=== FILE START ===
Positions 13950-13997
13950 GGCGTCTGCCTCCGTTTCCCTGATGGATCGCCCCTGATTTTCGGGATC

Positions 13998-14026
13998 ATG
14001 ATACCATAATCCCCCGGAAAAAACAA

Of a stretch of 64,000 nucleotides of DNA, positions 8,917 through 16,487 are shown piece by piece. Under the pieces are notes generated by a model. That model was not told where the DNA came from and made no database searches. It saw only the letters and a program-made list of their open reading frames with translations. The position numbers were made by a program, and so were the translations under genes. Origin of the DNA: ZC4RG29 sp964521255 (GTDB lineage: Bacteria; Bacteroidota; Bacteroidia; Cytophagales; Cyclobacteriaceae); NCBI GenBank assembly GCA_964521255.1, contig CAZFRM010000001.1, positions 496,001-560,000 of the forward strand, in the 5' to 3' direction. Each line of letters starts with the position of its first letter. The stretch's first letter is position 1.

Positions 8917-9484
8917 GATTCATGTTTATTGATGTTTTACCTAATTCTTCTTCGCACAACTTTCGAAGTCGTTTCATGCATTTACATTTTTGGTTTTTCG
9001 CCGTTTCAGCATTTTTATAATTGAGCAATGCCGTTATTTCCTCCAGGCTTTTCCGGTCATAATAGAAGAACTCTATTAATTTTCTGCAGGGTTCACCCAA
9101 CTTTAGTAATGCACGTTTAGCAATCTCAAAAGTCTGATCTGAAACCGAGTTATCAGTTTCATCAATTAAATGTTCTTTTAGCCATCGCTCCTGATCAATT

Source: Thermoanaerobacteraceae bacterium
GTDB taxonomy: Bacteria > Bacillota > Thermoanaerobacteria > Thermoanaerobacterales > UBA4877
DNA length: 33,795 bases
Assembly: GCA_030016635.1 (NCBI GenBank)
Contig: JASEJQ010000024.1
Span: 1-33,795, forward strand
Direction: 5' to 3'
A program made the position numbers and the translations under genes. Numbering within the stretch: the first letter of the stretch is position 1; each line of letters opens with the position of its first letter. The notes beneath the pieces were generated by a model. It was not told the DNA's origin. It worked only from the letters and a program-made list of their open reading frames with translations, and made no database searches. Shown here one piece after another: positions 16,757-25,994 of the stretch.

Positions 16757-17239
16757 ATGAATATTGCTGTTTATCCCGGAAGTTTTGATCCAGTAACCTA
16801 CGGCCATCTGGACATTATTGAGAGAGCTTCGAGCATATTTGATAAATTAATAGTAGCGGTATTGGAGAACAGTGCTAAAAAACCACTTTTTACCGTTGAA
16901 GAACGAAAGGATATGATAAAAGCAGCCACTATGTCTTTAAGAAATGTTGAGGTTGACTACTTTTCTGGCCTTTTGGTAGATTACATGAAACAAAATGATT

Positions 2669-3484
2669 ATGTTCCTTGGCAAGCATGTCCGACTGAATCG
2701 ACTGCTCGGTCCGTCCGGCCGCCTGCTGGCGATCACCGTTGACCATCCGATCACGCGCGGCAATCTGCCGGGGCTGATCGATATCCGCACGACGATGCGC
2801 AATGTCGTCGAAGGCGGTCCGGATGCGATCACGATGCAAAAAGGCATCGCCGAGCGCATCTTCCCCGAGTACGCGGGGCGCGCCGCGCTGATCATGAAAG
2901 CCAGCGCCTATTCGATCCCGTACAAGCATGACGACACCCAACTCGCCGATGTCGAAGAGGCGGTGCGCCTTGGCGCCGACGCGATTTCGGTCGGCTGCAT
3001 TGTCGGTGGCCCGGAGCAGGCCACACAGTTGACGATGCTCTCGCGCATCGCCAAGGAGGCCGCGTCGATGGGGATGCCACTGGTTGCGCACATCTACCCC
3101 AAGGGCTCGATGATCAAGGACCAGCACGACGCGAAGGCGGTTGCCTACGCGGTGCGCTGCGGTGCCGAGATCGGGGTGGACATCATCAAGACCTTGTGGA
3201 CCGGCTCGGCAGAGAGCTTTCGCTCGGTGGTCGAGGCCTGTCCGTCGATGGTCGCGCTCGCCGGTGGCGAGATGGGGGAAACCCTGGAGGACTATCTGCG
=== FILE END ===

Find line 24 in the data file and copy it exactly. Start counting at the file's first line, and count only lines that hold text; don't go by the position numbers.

2669 ATGTTCCTTGGCAAGCATGTCCGACTGAATCG